April 21, 2009 By Matt Williams
Hyperbolic testimonials are common immediately following a political appointment. It happened a month ago after President Barack Obama tapped fast-rising Washington, D.C., chief technology officer Vivek Kundra to become the nation's first-ever CIO. And it has happened again this week, to some degree, when the president announced Virginia Technology Secretary Aneesh Chopra as the country's chief technology officer.
After all, one commentator wrote glowingly that Chopra is a "rock star."
An exaggeration or not, it's hard to ignore the public sector's effusive praise and admiration for the 36-year-old Chopra's accomplishments in three years working for Virginia. Now observers are curious to see if Chopra and Kundra together can effect real change for the federal government.
Alan Shark, the CEO and executive director of the city- and county-focused Public Technology Institute, called Chopra's appointment to the CTO post a strong win for state and local government.
"Chopra is as incredibly charismatic as he is incredibly competent. He is realistic - not a bureaucrat - and a strategic thinker," Shark said. "He's not an 'empty suit,' and he grasps how the new social media and Web 2.0 can be a positive game-changer for government."
Shark said it's no accident that Virginia was the best-managed state during Chopra's tenure. (Last year the National Association of State Chief Information Officers awarded Virginia first-place honors for technology management.)
Chopra took the role of Virginia's change agent for technology by championing projects such as the Physics Flexbook, a Web-based open source textbook that supplements existing materials. He backed a social network built on Ning to connect health-care clinicians in small towns. He also initiated a scorecard system to rate the performance of Virginia's state agencies, and launched a one-stop Web site for business-to-government transactions and services.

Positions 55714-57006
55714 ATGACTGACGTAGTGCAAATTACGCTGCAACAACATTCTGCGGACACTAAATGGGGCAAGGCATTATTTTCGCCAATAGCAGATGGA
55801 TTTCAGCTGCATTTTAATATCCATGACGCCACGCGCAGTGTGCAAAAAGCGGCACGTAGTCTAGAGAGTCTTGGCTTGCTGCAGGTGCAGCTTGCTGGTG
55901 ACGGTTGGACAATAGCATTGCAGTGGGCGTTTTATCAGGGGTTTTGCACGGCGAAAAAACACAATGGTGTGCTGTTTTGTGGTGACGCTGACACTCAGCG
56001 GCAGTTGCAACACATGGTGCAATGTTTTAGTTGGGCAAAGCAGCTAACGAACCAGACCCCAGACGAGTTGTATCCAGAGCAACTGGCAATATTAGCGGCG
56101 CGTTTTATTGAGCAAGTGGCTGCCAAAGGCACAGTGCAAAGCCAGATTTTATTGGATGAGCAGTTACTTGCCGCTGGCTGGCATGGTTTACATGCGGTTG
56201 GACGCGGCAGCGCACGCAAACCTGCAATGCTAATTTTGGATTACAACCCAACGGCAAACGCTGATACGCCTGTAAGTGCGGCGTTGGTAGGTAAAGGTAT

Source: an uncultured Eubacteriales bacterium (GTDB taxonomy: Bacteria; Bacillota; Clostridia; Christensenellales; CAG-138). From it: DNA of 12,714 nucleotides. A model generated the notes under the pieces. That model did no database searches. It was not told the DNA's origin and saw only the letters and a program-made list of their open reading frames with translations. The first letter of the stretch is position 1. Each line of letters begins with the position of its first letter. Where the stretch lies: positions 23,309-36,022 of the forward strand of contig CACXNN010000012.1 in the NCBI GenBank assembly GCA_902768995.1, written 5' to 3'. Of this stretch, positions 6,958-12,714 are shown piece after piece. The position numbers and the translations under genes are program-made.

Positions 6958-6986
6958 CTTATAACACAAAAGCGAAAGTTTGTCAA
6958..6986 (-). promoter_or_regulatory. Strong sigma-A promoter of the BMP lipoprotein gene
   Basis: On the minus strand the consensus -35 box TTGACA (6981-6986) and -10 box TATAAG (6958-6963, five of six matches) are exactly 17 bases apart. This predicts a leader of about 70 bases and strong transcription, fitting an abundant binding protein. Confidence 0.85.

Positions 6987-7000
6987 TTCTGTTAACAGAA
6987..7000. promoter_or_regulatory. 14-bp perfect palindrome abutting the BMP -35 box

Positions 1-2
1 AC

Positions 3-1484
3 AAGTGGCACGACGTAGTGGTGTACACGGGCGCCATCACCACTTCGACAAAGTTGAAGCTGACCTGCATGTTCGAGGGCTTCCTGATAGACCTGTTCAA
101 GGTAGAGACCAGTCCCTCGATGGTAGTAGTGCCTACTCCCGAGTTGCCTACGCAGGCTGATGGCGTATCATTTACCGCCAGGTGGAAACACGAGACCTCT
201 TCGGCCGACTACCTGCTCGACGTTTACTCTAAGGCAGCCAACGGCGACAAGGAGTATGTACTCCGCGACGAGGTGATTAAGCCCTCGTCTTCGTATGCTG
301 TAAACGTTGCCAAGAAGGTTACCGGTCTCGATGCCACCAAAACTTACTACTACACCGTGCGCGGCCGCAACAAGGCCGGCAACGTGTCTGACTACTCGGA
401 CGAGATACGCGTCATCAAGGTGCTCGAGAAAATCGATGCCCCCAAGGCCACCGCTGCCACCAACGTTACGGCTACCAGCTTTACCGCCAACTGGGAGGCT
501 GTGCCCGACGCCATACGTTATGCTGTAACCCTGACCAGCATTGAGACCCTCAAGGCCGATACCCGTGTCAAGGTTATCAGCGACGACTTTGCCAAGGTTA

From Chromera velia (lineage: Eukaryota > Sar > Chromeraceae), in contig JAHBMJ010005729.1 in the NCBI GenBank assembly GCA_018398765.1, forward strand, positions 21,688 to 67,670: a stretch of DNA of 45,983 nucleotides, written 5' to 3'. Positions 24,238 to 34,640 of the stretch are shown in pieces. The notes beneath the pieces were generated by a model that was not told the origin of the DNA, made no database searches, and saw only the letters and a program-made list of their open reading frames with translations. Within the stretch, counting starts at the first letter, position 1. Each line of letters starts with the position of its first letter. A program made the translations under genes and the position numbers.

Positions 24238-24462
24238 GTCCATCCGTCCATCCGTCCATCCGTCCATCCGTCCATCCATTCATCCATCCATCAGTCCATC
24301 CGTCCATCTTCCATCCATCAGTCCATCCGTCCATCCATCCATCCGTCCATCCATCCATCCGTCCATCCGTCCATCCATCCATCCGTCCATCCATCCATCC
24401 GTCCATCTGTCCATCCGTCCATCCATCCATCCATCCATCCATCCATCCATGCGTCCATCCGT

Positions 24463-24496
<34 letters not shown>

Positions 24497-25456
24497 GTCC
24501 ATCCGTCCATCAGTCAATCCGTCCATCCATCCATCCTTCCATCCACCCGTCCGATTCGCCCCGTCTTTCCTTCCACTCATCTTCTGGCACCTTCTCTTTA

"He knows and understands technology inside and out, and he knows how to deliver technology policies in a highly political environment. The fact that he comes from a local perspective can only be 'good to excellent' for cities and counties," Shark added.
In Virginia, Chopra started a $2 million Productivity Investment Fund that operates like venture capital: Some projects will work; others will fail. That's a stark departure from the typical government ethos that all projects must succeed.
"I'm hoping he will continue to do more of that -- through outreach and also making sure spending gets down to the local level, where it needs to end up," said Leslie Fuentes, IT director of Hampton, Va. "Maybe he can come up with an innovation pool [coming from the federal government] that localities would be able to directly apply for, instead of going through the states all the time."
Chopra's ultimate success in his new job will likely depend upon his interplay with Kundra and newly named chief performance officer Jeffrey Zients, said Dave McClure, an analyst for consultancy Gartner.
Kundra is working under Office of Management and Budget Director Peter Orszag, while Chopra will report to John Holdren in the Office of Science and Technology Policy.
"I think all of it's going to revolve around the reporting relationship that's established, and the synchronization and strategy being pursued at Vivek's more operational, hands-on government role, and Aneesh's bigger picture, overall strategy direction for the role of technology in government. Meshing those two together is going to be the key for their success," McClure said, "and the chief performance officer must be the lynchpin who makes it all work."
Kundra and Chopra are friends, and they worked on Obama's advisory team that studied technology policy during the
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